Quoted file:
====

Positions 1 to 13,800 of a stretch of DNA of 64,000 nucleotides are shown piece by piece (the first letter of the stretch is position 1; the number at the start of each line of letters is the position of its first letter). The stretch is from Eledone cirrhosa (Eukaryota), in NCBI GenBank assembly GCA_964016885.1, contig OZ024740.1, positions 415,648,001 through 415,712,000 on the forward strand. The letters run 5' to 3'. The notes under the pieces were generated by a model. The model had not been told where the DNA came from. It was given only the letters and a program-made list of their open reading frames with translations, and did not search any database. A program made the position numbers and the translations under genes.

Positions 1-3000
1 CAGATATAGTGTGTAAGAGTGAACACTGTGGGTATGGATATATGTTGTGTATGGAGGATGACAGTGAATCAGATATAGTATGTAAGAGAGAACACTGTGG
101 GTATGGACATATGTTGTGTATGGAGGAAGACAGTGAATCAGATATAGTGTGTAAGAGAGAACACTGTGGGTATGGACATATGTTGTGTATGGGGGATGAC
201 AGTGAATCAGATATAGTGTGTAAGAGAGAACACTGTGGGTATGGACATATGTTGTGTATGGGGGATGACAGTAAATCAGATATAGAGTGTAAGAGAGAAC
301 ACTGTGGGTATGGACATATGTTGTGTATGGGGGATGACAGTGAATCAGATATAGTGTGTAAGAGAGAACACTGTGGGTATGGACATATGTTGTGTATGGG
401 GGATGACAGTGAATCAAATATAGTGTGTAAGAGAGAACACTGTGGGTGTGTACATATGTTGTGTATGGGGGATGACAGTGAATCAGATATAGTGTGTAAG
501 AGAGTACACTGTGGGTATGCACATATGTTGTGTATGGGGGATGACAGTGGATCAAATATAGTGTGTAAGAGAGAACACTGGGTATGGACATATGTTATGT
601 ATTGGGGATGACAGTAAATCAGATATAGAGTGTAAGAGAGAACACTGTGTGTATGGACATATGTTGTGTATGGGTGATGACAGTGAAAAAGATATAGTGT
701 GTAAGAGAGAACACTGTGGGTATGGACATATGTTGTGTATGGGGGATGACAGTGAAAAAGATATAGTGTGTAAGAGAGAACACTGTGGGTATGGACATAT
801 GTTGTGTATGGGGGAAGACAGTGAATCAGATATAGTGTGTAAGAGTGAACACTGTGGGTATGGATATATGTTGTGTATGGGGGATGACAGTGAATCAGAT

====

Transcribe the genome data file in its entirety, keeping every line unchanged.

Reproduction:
Positions 1 to 13,800 of a stretch of DNA of 64,000 nucleotides are shown piece by piece (the first letter of the stretch is position 1; the number at the start of each line of letters is the position of its first letter). The stretch is from Eledone cirrhosa (Eukaryota), in NCBI GenBank assembly GCA_964016885.1, contig OZ024740.1, positions 415,648,001 through 415,712,000 on the forward strand. The letters run 5' to 3'. The notes under the pieces were generated by a model. The model had not been told where the DNA came from. It was given only the letters and a program-made list of their open reading frames with translations, and did not search any database. A program made the position numbers and the translations under genes.

Positions 1-3000
1 CAGATATAGTGTGTAAGAGTGAACACTGTGGGTATGGATATATGTTGTGTATGGAGGATGACAGTGAATCAGATATAGTATGTAAGAGAGAACACTGTGG
101 GTATGGACATATGTTGTGTATGGAGGAAGACAGTGAATCAGATATAGTGTGTAAGAGAGAACACTGTGGGTATGGACATATGTTGTGTATGGGGGATGAC
201 AGTGAATCAGATATAGTGTGTAAGAGAGAACACTGTGGGTATGGACATATGTTGTGTATGGGGGATGACAGTAAATCAGATATAGAGTGTAAGAGAGAAC
301 ACTGTGGGTATGGACATATGTTGTGTATGGGGGATGACAGTGAATCAGATATAGTGTGTAAGAGAGAACACTGTGGGTATGGACATATGTTGTGTATGGG
401 GGATGACAGTGAATCAAATATAGTGTGTAAGAGAGAACACTGTGGGTGTGTACATATGTTGTGTATGGGGGATGACAGTGAATCAGATATAGTGTGTAAG
501 AGAGTACACTGTGGGTATGCACATATGTTGTGTATGGGGGATGACAGTGGATCAAATATAGTGTGTAAGAGAGAACACTGGGTATGGACATATGTTATGT
601 ATTGGGGATGACAGTAAATCAGATATAGAGTGTAAGAGAGAACACTGTGTGTATGGACATATGTTGTGTATGGGTGATGACAGTGAAAAAGATATAGTGT
701 GTAAGAGAGAACACTGTGGGTATGGACATATGTTGTGTATGGGGGATGACAGTGAAAAAGATATAGTGTGTAAGAGAGAACACTGTGGGTATGGACATAT
801 GTTGTGTATGGGGGAAGACAGTGAATCAGATATAGTGTGTAAGAGTGAACACTGTGGGTATGGATATATGTTGTGTATGGGGGATGACAGTGAATCAGAT